Sex on the Square: Debunking myths about casual sex

Casual sex is imbued with misconceptions and misrepresentations. Let’s talk about what it really looks like.


Aaliya Luthra

(Illustration by Aaliya Luthra)

Shreya Tomar, Contributing Writer

Did you come to NYU thinking casual sex would be like “Friends with Benefits” or “No Strings Attached”? Were you thinking that casual sex is only about drunken one-night stands, walking the walk of shame to your dorm and eventually catching feelings? Well, me too.

Having been immersed in the casual sex scene in New York City for almost three years now, I’ve crossed paths with a lot of sex negativity and slut shaming. Along the way, however, I’ve developed a resolve to tackle misconceptions about casual sex wherever they appear. So, let’s debunk six myths surrounding casual sex. 

Casual sex equals disrespect

Casual sex can embrace respect as much as any other sexual situation. “Casual” doesn’t imply that the encounter has to be insensitive or thoughtless. Setting boundaries, checking in regularly, offering water, giving your partner the space to tell you what they want, and making sure they get home safely are only a few of the many concerns casual sex partners can take into consideration to create a respectful and safe environment for one other. Showing mutual respect and honoring established boundaries are the essence of having a great casual experience.

Casual sex is meaningless

Students who engage in casual sex are often looking to fulfill their sexual needs and learn more about their own identities. Other reasons might include relieving stress, exploring sexual freedom and boosting self-confidence. Just because these sexual experiences may not be happening with a close partner doesn’t mean they should be disregarded. 

“Casual sex has taught me to not be codependent, has helped me connect with others, and has given me the space to be more confident, both physically and mentally,” said Bella, a Tisch sophomore who asked to be identified by her first name only. “I used to be a big relationship person but now that I have experienced casual sex, I’m happy being single and exploring my independence.”

People engage in casual sex because they don’t respect themselves

Young adults who engage in casual sex are often heavily criticized for their choices. They are told it is dangerous, it is slutty, it is not the “right” kind of sex, it is pointless, and on and on. But having a healthy casual sex life is an intentional choice. Responsible “sluts,” including myself, proudly own their sexual desires and use casual sex as a means to fulfill them.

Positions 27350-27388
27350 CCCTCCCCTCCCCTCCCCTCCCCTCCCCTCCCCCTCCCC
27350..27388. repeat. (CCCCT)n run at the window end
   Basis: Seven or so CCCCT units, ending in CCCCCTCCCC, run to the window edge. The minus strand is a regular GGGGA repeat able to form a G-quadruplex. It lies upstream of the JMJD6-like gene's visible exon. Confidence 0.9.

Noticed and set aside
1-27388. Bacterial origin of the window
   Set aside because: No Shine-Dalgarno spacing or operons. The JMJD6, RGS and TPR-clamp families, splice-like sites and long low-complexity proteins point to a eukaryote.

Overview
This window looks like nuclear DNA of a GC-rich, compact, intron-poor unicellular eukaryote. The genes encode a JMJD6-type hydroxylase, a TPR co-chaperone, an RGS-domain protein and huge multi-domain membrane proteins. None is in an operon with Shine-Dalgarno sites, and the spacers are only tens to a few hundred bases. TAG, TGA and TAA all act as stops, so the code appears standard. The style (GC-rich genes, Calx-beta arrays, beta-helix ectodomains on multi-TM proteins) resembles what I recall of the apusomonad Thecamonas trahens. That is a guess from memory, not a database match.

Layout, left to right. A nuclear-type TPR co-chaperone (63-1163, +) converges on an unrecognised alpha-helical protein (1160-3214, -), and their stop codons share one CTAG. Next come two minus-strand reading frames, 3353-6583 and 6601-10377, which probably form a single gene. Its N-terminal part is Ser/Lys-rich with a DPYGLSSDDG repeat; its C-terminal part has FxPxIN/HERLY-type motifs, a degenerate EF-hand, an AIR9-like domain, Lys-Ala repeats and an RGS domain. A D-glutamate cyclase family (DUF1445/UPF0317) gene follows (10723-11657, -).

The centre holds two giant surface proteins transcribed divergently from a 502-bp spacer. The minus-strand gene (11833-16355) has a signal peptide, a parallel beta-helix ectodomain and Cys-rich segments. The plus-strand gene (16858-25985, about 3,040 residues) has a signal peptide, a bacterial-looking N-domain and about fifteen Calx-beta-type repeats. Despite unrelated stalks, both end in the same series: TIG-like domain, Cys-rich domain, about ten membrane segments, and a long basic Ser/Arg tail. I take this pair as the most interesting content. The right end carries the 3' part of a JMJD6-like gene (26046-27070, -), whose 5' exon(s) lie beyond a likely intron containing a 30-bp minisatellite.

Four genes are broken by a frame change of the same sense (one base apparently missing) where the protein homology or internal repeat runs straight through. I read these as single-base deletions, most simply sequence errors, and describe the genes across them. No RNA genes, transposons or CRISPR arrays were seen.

It’s important to keep in mind that casual sex can become a toxic experience if not carefully approached. Make sure that your motivations going into it are appropriate for your mental and physical health, and that engaging in casual sex actually adds positivity to your life, instead of becoming a way to seek validation. If you know it’s not for you, that’s completely OK.

Casual sex is not safe

Intentional casual sex lives come with the responsibility of seeking safer sex. Sleeping with multiple people can come with the risk of sexually transmitted infections or potential pregnancy scares, but there are certain steps you can take to decrease the likelihood of bad outcomes. Casual sex is not inherently dangerous. There are many ways you can stay protected during your casual encounters, including getting routine STI tests, and discussing if preexposure prophylaxis, an antiviral to reduce the risk of HIV infection, is the right option for you at NYU’s Student Health Center.

Free condoms, lube and dental dams are offered at the Student Health Center and at select NYU dorm resource centers, so you can make sure you’re stocked up. Appropriate birth control is another crucial detail to consider for practicing safer sex. Sexpert appointments, sex education workshops and birth control consultations are available at the center if you’re new to casual sex or have any health and pleasure-related concerns.

There can be no intimacy in casual relationships

It’s possible to experience intimacy and tenderness in your casual hookups. Casual sex can take many different forms, and you have to decide which type satisfies your sexual and intimacy desires the most. I’ve found that the best way to look for intimacy in casual experiences is by asking for it, unapologetically. You need to be able to define what you find intimate and communicate that directly to your casual sex partners. Time-wise, intense intimacy might not be possible for short, casual experiences like one-night stands, but eye-gazing and cuddling are always good options to bring in the closeness you desire. 

Casual sex means penetrative sex

Sex does not always have to mean penetration. That definition is not inclusive of the LGBTQ+ community and can limit us to seek pleasure only through penetration. Sex is pleasure-centered and can involve anything from rubbing the clitoris to leaving hickeys on your partner’s chest. NYU’s LGBTQ+ Center offers a range of educational and community support if you want to explore more queer-focused sexuality dialogues. If an act gave you the sexual pleasure you desired, congratulations — you just had sex!

To send us questions or experiences, fill out this formContact Shreya Tomar at [email protected].